We are bringing together all of our football project support into one tailor-made contract of agreed objectives and a development plan to meet the specific needs and challenges of each association.

This means our member associations receive comprehensive and intelligent support, depending on their circumstances and the priorities and objectives they set for themselves, so that we make the most out of every dollar spent on football.

We will focus on priority areas for the growth of global football, such as playing infrastructure, women’s and youth football, and domestic competitions.

We want to encourage best practice in football administration among our member associations, so that football has a strong foundation around the world.

We will reward associations for fulfilling a range of criteria that we believe are necessary for the sustainable and responsible management of football at national level.


As part of Forward’s annual “running costs” funding per association, members receive basic support of 100,000 US dollars per year. They can then receive additional annual funding of 50,000 US dollars for each of the following criteria they fulfil, up to an additional 400,000 dollars each year:

  • ​Employing a general secretary
  • Employing a technical director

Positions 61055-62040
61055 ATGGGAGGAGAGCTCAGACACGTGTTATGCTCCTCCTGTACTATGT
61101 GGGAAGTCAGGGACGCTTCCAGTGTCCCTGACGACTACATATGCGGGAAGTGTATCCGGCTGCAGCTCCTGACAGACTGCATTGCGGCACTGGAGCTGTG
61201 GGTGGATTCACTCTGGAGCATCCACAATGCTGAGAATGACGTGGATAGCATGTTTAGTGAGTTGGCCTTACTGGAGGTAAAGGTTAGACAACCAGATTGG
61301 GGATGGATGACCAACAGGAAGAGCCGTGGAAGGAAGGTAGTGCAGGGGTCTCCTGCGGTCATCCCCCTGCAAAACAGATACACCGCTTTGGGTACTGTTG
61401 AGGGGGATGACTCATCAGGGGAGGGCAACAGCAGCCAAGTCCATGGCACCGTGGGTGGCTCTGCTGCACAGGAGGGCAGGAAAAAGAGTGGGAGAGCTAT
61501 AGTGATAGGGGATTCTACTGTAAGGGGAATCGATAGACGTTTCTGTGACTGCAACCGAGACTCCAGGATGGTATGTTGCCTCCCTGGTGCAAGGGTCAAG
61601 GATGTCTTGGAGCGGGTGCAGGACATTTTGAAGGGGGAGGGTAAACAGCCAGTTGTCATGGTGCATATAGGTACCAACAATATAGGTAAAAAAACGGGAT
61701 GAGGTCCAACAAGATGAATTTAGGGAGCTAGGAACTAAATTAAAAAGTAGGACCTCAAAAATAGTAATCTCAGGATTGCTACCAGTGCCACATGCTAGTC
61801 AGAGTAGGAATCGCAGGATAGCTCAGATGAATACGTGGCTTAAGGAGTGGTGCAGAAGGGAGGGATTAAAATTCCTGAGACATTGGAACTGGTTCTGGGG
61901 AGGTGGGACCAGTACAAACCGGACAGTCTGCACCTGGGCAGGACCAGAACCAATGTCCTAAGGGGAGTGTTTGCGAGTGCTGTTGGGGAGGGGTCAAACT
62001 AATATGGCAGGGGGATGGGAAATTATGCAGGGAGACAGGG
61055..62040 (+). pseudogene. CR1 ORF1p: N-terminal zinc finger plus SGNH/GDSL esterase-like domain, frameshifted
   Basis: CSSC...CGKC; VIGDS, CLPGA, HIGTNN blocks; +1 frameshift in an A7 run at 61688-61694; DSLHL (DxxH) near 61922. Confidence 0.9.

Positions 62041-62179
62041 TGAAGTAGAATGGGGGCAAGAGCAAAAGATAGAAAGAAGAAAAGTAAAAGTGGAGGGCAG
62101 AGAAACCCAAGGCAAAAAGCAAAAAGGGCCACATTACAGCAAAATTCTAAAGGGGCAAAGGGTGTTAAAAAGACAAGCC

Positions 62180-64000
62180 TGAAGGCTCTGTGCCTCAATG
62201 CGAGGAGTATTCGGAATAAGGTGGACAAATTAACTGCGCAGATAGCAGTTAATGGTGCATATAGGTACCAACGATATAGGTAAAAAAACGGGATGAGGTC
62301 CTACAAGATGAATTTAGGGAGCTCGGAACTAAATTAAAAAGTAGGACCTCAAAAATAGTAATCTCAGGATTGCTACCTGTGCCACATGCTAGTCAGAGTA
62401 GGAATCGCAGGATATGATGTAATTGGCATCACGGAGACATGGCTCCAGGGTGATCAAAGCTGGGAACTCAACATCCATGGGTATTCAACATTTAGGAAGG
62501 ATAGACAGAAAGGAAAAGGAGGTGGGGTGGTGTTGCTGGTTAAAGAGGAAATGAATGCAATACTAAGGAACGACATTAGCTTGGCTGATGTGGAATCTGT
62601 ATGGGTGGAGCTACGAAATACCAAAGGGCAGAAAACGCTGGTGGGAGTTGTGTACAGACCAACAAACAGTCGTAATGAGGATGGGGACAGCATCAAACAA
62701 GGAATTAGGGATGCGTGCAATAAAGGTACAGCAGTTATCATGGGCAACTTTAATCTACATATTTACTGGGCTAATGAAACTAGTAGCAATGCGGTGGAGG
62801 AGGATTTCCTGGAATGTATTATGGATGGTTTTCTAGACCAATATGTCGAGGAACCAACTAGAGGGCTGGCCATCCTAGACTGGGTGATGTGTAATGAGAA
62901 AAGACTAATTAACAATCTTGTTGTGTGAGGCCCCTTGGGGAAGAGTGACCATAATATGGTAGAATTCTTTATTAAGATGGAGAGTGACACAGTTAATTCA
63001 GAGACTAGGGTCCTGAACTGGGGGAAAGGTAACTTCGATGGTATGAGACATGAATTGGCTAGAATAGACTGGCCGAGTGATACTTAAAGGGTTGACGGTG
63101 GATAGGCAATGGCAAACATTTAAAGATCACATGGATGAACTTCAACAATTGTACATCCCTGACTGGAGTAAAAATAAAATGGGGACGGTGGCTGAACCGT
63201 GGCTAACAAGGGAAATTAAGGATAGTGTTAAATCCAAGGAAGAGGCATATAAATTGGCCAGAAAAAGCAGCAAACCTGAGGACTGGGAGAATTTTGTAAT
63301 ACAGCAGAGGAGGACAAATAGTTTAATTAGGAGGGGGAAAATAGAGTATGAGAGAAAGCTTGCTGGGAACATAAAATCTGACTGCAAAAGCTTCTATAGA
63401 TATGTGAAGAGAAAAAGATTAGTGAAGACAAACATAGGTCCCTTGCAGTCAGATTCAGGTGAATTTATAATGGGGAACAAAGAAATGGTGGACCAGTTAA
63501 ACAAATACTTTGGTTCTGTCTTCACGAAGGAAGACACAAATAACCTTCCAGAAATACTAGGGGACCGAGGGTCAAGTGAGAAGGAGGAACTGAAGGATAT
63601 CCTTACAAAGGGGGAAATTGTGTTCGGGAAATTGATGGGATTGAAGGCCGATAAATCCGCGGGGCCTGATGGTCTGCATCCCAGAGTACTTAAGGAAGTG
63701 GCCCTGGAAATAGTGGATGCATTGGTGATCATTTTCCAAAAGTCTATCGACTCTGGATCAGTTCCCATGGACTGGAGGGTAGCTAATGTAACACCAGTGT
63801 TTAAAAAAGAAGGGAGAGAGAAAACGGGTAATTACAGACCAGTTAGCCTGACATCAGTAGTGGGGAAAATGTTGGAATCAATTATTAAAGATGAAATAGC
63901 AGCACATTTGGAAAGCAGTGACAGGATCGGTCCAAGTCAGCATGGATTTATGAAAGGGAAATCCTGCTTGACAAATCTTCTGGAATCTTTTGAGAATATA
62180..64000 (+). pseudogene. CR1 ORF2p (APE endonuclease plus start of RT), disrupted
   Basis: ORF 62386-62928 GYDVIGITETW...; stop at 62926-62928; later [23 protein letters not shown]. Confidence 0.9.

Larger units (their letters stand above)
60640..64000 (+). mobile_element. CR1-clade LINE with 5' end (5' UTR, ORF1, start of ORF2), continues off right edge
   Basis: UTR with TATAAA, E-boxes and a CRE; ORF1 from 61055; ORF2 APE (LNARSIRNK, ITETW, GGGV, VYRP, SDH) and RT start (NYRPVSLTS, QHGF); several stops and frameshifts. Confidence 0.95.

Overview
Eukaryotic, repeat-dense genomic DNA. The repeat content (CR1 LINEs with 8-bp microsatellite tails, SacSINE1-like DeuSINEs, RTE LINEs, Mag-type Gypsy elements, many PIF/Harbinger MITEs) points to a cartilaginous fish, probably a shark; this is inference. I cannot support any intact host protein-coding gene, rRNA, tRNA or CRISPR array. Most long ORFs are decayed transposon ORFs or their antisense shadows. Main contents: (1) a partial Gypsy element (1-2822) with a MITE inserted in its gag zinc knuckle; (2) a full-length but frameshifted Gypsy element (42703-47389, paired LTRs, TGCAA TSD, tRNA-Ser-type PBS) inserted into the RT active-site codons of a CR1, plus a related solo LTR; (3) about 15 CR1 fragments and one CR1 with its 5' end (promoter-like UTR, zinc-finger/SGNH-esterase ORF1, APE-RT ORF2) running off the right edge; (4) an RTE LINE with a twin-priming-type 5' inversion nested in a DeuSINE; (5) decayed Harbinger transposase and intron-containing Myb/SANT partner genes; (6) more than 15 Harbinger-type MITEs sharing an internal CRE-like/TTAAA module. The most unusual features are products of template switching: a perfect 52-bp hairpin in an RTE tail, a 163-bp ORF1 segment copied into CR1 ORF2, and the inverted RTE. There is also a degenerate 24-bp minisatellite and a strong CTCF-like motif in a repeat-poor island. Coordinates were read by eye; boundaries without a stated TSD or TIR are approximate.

• Organising a men’s league
  • Organising a women’s league
  • Organising a men’s youth league
  • Organising a women’s youth league
  • Women’s football promotion and development strategy
  • Good governance/integrity programme
  • Grassroots football promotion and development strategy
  • Refereeing promotion and development strategy

At least two of the areas that member associations can focus on for this extra funding must cover women’s football.


More oversight
It is vital that these funds are used in the correct way so that they have the maximum impact for football on the ground.

We are introducing enhanced oversight controls to ensure that this increase in football development spending is transparent, carefully managed and effective.

  • ​One contract of agreed objectives per association, setting the strategy for development over two to four years, approved by the Development Committee.
  • All tailor-made projects must be linked to the contract of agreed objectives; any project above USD 300’000 to be approved by the Development Committee.
  • FIFA administration to monitor the progress of projects.
  • Independent financial audits of Forward funds for each association.
  • Enhanced Development regulations, including greater powers of oversight and tougher compliance measures.
  • At least 50 percent independent FIFA Development Committee to oversee Forward programme.
  • Publication of independent audits of member associations’ annual finances

Having experienced some of the measures stated above, it is inconceivable that Ghana football would not undergo major disciplinary, governance and auditing transformation.

In the process, it is discernible that Ghana football, run into the underground by the erstwhile Kwesi Nyantakyi maladministration, would thus be revamped and restored to normalcy to compete, conquer and join the ranks of the sport’s elite.

That success would serve as a powerful example for the rest of Africa, a testament of a new dawn of greater cooperation between governments and fifa, itself striving to clean house, and win more converts for the game around the world.

That is the potential awaiting Ghana football as it negotiates the curve from a nauseous and obnoxious rule of fraud to the prospect of a prosperous, glamorous and glorious future.

We can’t wait! Can we?